Some older teachers who have been following the class size controversy generated by the teacher unions' Easter conferences may have found that a long-forgotten name bobbed up from the murky depths of their subconscious. Phyllis Clarkson. Twenty-five years ago, almost to the week, National Union of Teachers' conference delegates also declared war on over-sized classes after a debate that was eerily similar to this month's sabre-rattling.
Then, as now, militant delegates advocated one-day strikes, but the executive, which in those days carried the majority with them, favoured a more cautious approach that involved sending children home in targeted areas.
During the ensuing nine months a phoney war of words was waged, then in the January of 1971 Mrs Clarkson, a Brent primary headteacher, fired the only real shot of the campaign when she refused to accept 14 extra children. She was immediately suspended and her staff walked out in sympathy. Within days she was reinstated and assured that her school would get a mobile classroom - and normal service resumed.
It would be nice to think that the class size action that the three main teacher unions are contemplating will also have a happy ending. But the fact is that education is a more complex business these days. In 1970 a delegation of NUT leaders could muscle into Essex County Hall and extract a promise of 1,000 extra teaching jobs. No chance of that now, following the advent of local management of schools and the virtual end of local spending freedom. But in one other respect, little has changed. As the conference delegates have been finding on their return to school this week, most heads and teachers are very loath to take any steps that will endanger children's education, alienate parents and leave themselves open to legal action by governors or local education authorities.
That does not, however, mean that they do not feel strongly about large classes, particularly in primary schools. Why else would the Association of Teachers and Lecturers, which has only taken strike action once - for one day in 1978 - advise its members not to teach classes of more than 31? It is true that oversized classes are not teachers' only headache. As the conference debates again illustrated, many teachers are experiencing increased discipline problems, and struggling with well-meaning but time-consuming innovations such as the special needs code of practice.
But unfortunately Mrs Shephard sounds disturbingly like her predecessor when she attempts to downgrade the importance of class size. Teachers are aware that the research evidence on the link between class size and pupil performance is conflicting, and that the quality of the teacher is often more important than the quantity of pupils, but they also know that teaching 36 children is far more draining than handling a class of 18 - a fact that may help to account for the 19 per cent increase in the number of teachers who have retired early on health grounds over the past two years.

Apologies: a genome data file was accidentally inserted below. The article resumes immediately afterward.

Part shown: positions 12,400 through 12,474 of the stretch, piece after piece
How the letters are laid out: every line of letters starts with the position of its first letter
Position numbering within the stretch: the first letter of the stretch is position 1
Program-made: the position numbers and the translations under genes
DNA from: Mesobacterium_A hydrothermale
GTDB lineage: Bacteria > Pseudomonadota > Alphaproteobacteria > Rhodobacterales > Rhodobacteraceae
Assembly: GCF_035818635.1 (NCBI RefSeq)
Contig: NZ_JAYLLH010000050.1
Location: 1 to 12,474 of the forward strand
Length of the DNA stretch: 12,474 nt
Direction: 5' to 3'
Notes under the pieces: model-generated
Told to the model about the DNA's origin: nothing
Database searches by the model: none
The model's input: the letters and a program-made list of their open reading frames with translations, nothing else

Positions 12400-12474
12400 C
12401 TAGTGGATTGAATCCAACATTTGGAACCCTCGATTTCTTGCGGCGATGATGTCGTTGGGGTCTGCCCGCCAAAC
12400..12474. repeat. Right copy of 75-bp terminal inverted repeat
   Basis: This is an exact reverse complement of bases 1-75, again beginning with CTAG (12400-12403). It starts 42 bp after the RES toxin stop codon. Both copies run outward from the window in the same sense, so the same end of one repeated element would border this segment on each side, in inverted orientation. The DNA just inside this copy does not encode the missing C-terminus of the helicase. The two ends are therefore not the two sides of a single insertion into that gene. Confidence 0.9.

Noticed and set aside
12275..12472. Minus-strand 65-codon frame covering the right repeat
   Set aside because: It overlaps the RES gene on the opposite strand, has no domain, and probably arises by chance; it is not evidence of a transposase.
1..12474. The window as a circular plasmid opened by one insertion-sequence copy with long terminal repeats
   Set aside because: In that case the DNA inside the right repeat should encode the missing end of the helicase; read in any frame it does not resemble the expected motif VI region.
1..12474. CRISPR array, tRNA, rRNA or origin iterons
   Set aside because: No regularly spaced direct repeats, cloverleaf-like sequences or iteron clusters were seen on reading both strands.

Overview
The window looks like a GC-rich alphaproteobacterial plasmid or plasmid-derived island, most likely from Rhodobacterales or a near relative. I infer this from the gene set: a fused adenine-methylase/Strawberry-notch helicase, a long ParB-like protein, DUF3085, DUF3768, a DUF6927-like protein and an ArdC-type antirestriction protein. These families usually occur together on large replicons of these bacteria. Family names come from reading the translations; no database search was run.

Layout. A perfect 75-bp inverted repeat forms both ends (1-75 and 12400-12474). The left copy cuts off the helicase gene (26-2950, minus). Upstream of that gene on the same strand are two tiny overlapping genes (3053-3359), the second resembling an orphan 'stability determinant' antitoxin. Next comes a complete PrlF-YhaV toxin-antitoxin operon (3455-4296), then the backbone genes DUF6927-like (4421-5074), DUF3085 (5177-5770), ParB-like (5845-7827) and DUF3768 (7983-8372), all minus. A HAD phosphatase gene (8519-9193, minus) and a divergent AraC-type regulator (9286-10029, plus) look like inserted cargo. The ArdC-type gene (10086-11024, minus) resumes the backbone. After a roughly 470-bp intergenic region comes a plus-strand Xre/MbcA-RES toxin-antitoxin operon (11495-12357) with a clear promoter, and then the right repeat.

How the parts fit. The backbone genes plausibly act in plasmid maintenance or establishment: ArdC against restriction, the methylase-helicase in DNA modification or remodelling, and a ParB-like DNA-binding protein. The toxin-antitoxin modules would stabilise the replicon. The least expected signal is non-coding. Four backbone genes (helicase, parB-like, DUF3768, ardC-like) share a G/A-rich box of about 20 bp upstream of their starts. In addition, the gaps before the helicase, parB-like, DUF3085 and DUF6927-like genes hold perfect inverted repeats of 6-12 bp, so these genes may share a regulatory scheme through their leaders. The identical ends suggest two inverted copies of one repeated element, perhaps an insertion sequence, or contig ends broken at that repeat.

Mrs Shephard also did herself no favours when she read the National Association of Schoolmasters Union of Women Teachers' conference her list of 15 variables that affect class size - admission policy of school, its popularity, size of age group, nature of the school buildings, popularity of the subject, popularity of the teacher, quality of teaching, nature of the subject, availability of support staff, size of other groups being taught at the same time, non-contact time for heads and other staff, teaching methods, pupils' attendance patterns, school ethos, and management skills of the head and governors. Every item on that list merited a place (although the suggestion that primary heads had too much non-contact time provoked derisory laughter) but it was strange that funding did not rate a mention. Neither, of course, did she recognise the important impact that the Government's parental choice policy has had on popular schools' intake numbers. Well-regarded primaries often find they have to take out-of-area children on the rare occasions when they fail to reach their maximum admission number, and even if they have reached it they invariably have to go on accepting children ad infinitum if young families move into the catchment area (a ploy that middle-class parents increasingly use to get the school of their choice). Many heads complain that the admission appeals process also undermines their attempts to keep numbers as low as possible but that is probably something that they will have to learn to live with.
But these may represent legal quibbles in the context of the present dispute. The education service's main need now is to see teachers, governors, parents and Government talking to each other, rather than locked in a mutually damaging stand-off. There can be no instant solutions - as Ted Short, the then Education Secretary, said back in 1970, class sizes cannot be reduced "by sleight of hand" - but given that schools rolls are expected to go on rising at least till the turn of the century there should be a concerted national effort to arrest and reverse the steady increase in class sizes. The targets that the National Commission on Education set over a year ago: maximum classes of 30 in most primary schools and lower numbers in reception classes and schools catering for disadvantaged children may be unattainable in the foreseeable future, but we should at least be working towards those commendable goals.